The Anaheim Economy: How Disneyland Has Changed this Old Town

Without the existence of Disneyland, Anaheim, California would in all probability be just another dot on the map. Its name is derived from a combination of the nearby Santa Ana River and a German word for home. Old Anaheim was established around 1857 by a group of German immigrants who were seeking an ideal place to cultivate grapes and acquaint America with all aspects of wine from cultivation to consumption. Originally, the City of Anaheim encompassed 1,165 acres of land purchased for $2 per acre. From an estimated population of 50 residents circa 1857, census statistics for 2016 estimate Anaheim has grown to a population of more than 350,000.

Disneyland’s Economic Impact on Anaheim, Orange County and Southern California

A June 2015 report from the highly-esteemed Arduin, Laffer, & Moore Econometrics estimates that Disneyland accounts for $5.7 billion of the area’s annual economy. This is a healthy increase from the 2005 figure of $3.6 billion and 2009s estimated $4.7 billion.

As Orange County’s number one employer, Disneyland itself provides income for more than 28,000 direct employees. In addition, an estimated 25,000 Southern Californians supply goods and services to the resort complex. The ALME assessment estimates that salaries and wages for these individuals amount to in excess of $2.2 billion.

2013 state and local tax figures reveal that more than $370 million were generated by Disneyland’s “cast members,” the term by which all Disneyland personnel are known, as well as the park’s visitors and goods/service suppliers. Almost all of these people (99 percent) reside in Southern California.

In addition to the aforementioned revenues, Anaheim is the recipient of $44.5 million for its general funding and $4.5 million to its tourism development coffers.

Disneyland’s Impact on Tourism for Anaheim, Orange County, and Southern California

While tickets for the Disney parks are notoriously expensive, there are several affordable options that bring in patrons of all types. Disney uses a wide range of promotions through a variety of vendors, offering discount Disneyland tickets and a reasonably-priced accommodation and activities packages through its partners. Thanks to these more affordable options, visitors to the parks spend an additional estimated $1.4 billion annually outside of the resort itself, plus an estimated $9.6 billion in the rest of the Orange County and Southern California areas.

In July 2015, Disneyland celebrated its 60th birthday since its original opening on July 17, 1955. From a visitor’s perspective, Disneyland is more than just an amusement park like Coney Island in Brooklyn or the famed boardwalk of Atlantic City, New Jersey. According to a Philadelphia Center for Cultural Studies and Analysis spokesperson, Walt Disney’s vision was to create a virtual reality world as opposed to a conglomeration of rides, roller coasters and game kiosks where vendors offer prizes for shooting a target with a bow and arrow or popping balloons.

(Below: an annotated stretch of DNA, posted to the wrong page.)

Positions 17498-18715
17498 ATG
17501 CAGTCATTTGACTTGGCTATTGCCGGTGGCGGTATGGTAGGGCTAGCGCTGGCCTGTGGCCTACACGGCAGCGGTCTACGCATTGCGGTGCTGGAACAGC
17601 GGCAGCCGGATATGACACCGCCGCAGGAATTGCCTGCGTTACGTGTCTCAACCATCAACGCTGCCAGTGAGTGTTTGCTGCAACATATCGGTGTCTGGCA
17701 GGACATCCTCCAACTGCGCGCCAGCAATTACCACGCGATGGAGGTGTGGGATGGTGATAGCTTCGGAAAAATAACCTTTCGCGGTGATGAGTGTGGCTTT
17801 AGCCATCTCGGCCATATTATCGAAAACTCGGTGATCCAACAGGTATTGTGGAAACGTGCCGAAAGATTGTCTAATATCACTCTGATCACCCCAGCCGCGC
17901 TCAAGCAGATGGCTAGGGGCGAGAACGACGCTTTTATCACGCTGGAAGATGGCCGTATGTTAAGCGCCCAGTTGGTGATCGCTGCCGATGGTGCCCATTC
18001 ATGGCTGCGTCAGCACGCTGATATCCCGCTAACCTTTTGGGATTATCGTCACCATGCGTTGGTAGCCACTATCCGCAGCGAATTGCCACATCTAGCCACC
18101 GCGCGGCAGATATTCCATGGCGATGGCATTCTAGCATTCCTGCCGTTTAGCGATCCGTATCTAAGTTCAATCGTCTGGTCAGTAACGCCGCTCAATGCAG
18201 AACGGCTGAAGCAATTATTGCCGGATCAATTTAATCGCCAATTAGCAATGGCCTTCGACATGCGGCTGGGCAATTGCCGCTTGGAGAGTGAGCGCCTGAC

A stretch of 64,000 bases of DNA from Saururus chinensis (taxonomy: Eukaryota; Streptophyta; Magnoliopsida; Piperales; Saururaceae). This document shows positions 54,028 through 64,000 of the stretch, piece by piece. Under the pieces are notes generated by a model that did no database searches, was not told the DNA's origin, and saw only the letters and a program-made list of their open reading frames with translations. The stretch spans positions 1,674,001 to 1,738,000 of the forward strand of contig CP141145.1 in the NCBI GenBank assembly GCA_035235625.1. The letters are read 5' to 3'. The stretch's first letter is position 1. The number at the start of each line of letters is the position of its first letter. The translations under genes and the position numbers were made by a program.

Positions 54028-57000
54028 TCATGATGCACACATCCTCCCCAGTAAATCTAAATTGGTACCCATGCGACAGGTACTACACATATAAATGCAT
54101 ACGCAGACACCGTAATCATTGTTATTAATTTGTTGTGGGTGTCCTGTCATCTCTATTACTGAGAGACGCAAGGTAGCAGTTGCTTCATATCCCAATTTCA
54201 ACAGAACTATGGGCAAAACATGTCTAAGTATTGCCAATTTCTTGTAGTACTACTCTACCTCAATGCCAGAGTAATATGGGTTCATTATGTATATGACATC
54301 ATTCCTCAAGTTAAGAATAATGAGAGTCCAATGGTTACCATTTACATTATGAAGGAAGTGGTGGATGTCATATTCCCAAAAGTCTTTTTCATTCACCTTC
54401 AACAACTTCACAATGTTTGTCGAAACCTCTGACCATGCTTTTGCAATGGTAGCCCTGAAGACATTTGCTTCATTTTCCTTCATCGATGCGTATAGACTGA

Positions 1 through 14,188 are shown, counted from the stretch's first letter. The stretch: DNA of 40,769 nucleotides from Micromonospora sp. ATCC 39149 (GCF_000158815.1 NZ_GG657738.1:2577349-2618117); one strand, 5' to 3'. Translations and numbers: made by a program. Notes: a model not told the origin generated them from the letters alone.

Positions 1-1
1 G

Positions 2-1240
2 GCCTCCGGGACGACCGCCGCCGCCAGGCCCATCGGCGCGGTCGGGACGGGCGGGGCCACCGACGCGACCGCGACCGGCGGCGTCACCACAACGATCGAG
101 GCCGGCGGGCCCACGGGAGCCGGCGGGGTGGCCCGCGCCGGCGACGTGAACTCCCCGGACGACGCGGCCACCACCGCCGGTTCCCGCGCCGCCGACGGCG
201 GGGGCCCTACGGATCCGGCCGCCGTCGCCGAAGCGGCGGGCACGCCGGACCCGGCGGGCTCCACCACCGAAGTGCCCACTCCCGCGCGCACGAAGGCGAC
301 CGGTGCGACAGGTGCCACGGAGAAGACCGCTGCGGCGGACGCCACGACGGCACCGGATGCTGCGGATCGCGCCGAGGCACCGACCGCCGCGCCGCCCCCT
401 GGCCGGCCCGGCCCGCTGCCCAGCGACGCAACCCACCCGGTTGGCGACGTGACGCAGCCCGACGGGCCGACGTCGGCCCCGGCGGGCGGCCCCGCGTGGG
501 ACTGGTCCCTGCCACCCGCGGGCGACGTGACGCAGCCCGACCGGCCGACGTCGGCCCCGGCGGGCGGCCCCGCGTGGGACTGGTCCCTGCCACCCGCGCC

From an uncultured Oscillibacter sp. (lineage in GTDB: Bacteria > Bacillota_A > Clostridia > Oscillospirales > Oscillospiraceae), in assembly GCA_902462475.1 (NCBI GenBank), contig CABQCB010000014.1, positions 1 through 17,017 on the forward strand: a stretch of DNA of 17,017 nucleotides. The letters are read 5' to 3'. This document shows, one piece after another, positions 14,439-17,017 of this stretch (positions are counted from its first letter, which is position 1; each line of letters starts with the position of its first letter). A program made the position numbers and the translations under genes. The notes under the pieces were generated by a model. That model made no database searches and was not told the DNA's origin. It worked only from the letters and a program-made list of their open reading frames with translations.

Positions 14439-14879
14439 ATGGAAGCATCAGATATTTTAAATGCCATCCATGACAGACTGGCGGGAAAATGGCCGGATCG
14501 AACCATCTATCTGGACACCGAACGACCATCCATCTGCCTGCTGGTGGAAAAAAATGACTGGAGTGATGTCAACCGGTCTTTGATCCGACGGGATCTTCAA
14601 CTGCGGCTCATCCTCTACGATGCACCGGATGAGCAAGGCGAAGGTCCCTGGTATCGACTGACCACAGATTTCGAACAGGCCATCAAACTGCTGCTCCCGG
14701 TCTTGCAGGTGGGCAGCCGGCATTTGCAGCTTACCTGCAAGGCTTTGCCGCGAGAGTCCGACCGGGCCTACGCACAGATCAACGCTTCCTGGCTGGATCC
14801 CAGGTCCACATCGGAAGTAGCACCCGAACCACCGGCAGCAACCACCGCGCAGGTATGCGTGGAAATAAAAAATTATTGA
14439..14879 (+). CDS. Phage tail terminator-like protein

Walt Disney’s $17 million construction investment brought storybook land to life, complete with castles and a ride to the moon. Immediately upon entering Disneyland’s front gate, visitors are totally immersed in the fantasy worlds they remember from books and movies. Not only that, but they are immediately surrounded by cast-member personnel who are waiting to make their visit as enjoyable and unforgettable as possible.

The addition of Disney-themed restaurants, shopping venues, and even rest spots where visitors can sit down to catch their breath while watching other visitors pass by add to the sense of immersion. Meanwhile, no matter where you look, you will see visitors of all shapes and sizes, whether young or young at heart, wearing the iconic Mickey Mouse ears. Since Disneyland’s opening day, there have been an estimated 78.6 million pairs manufactured and sold.

The reason Disneyland has been able to stick around for so long and have such a dramatic impact on the area is the park complex’s attention to detail and desire to accommodate each of its millions of guests. This has been Disneyland’s target from the very beginning. According to an entry in the 1955 edition of the Disneyland handbook, the duty of every individual employed or contracted by the park is to assure every visitor that “We create a world they can escape to to enjoy for a few brief moments a world that is the way they would like to think it would be.”

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About the Author: Robert Cordray is a freelance writer and expert in business and finance. With over 20 years of business experience, Robert is now retired and hopes others can benefit from his writing.

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